The most telling remark is, however, from a confidential note the navy moved to the ministry to point out the status of its underwater fleet. “It is time for the Navy to openly accept that the submarine arm of the nation has never before been poised in such a vulnerable situation with regard to operational availability and strength,” it said, requesting for “urgent attention” from the government.

Rear Admiral (retd) Raja Menon says accountability needs to be fixed. “The government had taken six years to make up its mind on the Scorpene project and now it has been contractually delayed by four years. As a result, the navy has been operating with submarines with overage batteries. But instead of the real person who should have taken responsibility — the defence secretary — the Navy chief has gone.”

It is not that the underwater arm of the navy is the only one battling challenges. An audit report of 2011 exposed the status of the surface fleet too, revealing that the domestic warship building programme is facing delays and cost overruns have affected operational capabilities.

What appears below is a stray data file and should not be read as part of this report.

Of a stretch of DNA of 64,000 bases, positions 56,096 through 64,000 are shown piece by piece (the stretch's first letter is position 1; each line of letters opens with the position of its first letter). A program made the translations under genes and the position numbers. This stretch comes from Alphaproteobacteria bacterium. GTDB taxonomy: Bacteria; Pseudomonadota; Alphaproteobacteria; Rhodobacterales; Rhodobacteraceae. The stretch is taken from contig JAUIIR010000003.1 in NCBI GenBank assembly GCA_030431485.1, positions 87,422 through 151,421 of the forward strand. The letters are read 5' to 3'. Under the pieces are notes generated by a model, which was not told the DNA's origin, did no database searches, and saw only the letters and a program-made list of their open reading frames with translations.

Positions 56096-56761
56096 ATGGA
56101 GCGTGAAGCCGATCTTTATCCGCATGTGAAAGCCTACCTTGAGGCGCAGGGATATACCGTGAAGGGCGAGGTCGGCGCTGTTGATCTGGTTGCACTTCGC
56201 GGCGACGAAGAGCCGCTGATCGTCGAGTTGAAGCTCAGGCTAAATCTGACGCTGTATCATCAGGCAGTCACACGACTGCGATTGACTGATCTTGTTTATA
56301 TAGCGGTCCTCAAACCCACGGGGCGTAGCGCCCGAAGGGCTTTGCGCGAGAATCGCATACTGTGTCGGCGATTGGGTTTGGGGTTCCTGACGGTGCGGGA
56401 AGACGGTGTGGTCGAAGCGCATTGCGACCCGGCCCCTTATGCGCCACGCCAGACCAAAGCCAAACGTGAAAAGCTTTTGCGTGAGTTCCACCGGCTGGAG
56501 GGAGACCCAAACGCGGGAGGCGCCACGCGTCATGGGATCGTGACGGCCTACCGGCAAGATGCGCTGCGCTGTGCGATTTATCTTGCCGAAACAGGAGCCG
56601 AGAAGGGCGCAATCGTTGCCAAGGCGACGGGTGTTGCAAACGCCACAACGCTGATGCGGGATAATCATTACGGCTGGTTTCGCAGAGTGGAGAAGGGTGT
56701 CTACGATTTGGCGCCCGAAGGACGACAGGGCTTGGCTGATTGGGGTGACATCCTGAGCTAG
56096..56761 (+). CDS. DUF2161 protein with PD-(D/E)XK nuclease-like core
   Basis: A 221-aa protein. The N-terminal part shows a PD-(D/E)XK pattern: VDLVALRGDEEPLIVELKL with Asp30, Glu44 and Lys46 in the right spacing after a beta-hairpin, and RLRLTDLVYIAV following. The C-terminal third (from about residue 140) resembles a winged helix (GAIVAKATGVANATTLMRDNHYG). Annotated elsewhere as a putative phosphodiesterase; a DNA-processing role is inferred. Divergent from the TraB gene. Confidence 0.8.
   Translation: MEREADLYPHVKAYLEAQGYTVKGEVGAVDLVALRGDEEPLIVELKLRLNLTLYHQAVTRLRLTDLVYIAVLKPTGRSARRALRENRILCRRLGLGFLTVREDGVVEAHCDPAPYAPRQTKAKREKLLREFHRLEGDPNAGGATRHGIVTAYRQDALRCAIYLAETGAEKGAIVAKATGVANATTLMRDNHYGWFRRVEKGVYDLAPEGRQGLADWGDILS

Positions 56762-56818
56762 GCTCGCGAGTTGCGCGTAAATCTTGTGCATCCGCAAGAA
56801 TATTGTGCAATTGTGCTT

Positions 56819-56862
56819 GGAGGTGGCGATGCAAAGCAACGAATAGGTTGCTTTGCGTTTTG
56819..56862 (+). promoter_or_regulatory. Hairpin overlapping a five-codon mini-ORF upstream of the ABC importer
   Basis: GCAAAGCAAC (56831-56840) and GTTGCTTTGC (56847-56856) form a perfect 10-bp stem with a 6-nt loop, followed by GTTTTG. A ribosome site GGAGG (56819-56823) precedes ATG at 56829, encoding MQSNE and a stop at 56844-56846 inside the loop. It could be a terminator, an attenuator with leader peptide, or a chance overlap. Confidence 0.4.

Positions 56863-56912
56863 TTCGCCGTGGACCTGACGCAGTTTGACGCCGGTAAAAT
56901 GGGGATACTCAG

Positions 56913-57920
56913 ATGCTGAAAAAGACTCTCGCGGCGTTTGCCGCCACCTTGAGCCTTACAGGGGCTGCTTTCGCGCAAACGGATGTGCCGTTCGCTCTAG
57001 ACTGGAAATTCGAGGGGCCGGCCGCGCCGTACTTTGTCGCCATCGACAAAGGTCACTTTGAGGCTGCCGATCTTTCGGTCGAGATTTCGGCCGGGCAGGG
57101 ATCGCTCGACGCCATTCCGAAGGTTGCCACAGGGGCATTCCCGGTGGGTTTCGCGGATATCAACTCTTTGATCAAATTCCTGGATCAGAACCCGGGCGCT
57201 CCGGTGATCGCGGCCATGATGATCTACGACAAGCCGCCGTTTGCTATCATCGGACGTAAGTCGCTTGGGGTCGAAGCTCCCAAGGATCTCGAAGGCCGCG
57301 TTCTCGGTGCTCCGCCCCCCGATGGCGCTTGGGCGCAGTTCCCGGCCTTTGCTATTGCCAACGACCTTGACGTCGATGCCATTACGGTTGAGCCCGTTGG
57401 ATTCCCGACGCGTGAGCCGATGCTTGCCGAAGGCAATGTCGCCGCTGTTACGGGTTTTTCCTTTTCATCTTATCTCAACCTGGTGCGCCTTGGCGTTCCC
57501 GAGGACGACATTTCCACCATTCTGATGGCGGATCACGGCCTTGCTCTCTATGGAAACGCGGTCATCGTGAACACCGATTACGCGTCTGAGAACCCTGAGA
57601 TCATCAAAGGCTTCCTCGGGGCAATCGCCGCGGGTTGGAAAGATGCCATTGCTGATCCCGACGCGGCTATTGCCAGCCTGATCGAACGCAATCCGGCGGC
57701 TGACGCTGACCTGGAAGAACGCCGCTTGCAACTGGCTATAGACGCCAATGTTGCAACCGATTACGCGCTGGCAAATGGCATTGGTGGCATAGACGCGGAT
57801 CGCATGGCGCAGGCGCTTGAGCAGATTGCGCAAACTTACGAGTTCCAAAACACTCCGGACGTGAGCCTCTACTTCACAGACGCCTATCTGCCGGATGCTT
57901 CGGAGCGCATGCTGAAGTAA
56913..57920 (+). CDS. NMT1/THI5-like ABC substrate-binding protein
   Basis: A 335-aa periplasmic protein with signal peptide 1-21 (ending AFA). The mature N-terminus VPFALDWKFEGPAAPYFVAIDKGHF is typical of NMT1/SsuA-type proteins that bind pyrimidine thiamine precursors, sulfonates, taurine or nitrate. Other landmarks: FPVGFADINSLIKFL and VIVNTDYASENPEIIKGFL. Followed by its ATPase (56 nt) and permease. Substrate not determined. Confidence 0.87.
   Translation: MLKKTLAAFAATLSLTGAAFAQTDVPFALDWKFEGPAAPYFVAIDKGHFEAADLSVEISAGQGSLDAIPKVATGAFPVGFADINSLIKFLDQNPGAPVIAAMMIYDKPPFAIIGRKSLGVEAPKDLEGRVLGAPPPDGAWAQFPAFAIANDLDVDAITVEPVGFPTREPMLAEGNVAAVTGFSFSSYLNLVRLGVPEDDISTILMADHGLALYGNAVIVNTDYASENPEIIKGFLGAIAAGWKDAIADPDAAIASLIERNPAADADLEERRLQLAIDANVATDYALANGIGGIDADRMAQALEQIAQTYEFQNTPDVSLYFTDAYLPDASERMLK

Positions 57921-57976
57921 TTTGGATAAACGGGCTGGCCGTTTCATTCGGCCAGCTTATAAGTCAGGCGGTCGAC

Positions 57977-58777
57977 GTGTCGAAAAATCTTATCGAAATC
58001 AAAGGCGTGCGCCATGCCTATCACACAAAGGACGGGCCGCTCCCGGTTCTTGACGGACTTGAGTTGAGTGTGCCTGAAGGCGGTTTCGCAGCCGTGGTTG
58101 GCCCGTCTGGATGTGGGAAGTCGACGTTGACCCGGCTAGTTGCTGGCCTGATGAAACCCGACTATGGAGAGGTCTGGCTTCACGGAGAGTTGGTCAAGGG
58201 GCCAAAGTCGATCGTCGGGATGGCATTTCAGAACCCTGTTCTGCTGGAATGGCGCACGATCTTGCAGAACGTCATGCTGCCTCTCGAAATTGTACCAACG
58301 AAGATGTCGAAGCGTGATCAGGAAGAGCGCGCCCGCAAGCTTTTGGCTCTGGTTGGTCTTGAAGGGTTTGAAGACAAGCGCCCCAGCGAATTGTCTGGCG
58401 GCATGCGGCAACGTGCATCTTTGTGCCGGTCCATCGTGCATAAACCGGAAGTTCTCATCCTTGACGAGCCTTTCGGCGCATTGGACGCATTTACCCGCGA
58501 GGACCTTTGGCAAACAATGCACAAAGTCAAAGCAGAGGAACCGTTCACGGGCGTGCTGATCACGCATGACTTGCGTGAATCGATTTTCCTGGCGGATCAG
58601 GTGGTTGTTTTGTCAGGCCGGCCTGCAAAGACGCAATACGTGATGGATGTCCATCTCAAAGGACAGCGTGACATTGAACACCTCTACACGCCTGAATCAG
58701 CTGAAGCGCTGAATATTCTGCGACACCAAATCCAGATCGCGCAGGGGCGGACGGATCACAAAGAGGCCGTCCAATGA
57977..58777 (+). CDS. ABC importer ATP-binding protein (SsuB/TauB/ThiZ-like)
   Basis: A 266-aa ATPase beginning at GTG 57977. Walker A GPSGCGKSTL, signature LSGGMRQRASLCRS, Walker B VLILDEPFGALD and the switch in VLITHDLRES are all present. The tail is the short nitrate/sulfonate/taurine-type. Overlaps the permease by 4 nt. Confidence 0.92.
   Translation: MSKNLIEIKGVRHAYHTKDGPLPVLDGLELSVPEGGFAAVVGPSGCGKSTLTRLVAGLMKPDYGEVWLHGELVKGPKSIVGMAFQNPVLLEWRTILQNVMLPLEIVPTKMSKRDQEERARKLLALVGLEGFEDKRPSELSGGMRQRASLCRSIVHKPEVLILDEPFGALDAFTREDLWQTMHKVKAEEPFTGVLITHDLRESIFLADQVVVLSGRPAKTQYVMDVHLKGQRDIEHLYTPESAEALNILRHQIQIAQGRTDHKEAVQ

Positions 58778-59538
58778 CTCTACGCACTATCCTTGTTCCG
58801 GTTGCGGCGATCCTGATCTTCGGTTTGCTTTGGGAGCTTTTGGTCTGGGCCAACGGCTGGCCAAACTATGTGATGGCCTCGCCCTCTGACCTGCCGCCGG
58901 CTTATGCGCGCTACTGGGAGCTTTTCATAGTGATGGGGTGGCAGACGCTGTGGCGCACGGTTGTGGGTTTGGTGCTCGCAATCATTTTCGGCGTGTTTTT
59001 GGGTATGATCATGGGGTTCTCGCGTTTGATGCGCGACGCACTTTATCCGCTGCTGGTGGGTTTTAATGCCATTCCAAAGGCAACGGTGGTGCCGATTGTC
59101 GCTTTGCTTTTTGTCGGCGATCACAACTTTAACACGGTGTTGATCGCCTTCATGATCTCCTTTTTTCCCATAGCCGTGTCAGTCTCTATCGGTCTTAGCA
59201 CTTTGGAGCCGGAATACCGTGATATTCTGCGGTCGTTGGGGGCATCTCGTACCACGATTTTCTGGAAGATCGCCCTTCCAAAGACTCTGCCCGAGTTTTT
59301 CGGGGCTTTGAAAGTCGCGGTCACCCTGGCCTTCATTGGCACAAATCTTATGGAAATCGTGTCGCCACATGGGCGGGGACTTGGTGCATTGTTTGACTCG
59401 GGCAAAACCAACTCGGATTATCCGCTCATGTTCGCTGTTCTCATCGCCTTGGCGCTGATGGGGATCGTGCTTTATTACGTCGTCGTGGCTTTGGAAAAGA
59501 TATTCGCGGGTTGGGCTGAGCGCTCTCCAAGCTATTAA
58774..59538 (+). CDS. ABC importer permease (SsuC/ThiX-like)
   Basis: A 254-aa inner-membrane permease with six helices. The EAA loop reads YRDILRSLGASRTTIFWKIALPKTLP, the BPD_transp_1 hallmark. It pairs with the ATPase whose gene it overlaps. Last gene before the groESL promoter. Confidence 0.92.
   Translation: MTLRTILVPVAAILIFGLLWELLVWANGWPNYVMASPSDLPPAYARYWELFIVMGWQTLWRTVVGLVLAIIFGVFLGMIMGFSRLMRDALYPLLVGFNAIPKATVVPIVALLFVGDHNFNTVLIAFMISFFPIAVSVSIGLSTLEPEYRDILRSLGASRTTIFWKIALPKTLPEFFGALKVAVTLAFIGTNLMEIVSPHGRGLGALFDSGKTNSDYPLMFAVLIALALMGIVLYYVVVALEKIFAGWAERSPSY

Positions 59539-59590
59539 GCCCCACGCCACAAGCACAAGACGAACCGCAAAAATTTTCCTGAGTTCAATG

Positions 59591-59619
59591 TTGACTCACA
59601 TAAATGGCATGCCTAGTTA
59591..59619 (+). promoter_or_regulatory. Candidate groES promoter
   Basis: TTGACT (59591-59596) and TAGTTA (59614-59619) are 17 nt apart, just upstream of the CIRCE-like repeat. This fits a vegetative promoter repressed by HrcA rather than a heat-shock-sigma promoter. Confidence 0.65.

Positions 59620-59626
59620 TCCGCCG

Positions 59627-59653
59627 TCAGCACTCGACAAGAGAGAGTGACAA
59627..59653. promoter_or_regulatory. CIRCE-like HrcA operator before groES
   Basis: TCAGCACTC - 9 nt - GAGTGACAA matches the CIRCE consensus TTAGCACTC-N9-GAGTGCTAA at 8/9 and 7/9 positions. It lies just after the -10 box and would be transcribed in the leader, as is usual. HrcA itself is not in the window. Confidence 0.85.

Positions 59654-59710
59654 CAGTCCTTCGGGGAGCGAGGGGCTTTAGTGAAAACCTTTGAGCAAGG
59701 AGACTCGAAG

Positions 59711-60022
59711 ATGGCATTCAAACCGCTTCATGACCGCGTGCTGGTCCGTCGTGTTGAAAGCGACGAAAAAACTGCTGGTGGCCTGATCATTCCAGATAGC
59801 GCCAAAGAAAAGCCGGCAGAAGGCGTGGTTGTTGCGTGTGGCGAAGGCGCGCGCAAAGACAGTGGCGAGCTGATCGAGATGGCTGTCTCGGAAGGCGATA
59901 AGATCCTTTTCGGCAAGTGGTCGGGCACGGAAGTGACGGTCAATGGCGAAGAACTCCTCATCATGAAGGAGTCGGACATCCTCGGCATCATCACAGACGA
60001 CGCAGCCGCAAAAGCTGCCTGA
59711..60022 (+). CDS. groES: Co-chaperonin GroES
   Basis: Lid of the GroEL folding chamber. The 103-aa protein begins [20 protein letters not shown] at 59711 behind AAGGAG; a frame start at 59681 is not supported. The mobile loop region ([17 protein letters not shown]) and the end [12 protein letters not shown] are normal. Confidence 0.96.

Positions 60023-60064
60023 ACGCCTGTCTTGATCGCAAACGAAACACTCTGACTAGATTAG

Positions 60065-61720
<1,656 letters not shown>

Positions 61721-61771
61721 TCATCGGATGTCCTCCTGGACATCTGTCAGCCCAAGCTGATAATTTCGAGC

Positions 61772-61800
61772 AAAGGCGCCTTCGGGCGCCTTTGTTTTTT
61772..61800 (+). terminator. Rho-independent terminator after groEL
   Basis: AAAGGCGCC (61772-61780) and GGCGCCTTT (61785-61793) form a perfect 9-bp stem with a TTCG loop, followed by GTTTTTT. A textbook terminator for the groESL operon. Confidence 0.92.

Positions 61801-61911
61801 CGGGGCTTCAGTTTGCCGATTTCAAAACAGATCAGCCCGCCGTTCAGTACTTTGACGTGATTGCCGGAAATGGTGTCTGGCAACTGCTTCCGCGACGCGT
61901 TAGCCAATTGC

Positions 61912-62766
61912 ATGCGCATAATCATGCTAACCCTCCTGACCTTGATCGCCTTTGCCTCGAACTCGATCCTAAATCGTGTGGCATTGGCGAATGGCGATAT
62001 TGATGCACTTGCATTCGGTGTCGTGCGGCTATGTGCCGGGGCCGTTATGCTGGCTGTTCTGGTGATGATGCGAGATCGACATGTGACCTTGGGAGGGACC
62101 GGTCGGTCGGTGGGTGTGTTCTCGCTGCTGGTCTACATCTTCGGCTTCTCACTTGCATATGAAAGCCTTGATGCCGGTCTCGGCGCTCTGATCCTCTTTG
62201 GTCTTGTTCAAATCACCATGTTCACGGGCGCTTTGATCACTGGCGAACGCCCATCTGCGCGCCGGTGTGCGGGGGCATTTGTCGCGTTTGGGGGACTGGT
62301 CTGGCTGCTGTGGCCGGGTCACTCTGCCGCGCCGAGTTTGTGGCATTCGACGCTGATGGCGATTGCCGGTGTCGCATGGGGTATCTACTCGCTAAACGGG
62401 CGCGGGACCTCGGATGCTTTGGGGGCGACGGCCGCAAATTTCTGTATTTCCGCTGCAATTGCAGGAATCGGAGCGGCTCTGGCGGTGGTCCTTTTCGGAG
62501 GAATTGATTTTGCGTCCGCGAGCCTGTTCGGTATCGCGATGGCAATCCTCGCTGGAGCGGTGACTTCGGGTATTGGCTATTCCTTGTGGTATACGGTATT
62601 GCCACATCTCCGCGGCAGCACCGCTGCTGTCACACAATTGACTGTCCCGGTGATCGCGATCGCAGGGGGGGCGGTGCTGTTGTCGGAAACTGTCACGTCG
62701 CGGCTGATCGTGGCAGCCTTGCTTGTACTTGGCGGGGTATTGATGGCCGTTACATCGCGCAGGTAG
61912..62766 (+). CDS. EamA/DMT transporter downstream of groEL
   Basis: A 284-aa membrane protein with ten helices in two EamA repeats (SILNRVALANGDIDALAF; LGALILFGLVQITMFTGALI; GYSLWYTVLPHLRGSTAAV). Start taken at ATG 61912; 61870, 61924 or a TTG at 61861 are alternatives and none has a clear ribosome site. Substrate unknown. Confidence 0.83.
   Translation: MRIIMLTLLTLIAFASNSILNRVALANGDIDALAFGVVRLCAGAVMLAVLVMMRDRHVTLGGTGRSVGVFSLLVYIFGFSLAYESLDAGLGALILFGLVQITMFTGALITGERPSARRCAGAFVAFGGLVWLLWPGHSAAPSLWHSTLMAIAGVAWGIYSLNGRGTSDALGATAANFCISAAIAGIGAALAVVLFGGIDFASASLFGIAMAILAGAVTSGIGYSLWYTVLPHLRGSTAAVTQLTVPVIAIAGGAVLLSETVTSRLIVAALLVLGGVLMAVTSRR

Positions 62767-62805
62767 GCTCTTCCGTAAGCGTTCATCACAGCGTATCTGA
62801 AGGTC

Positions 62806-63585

“By the year 2012, Indian Navy may retain only 61, 44 and 20 per cent of the envisaged force levels of frigates, destroyers and Corvettes,” the report presented to the government had said, pointing out both price and time delays in critical projects like the P15A for three 6,500 tonne frigates, P17 for three 4,900 tonne frigates, and P28 for four anti-submarine warfare corvettes.

“The lead ship in all the projects is delivered or expected to be delivered only after a delay of four to five years from the original date… As a result, the Navy will continue with a reduced fleet strength,” the report had said.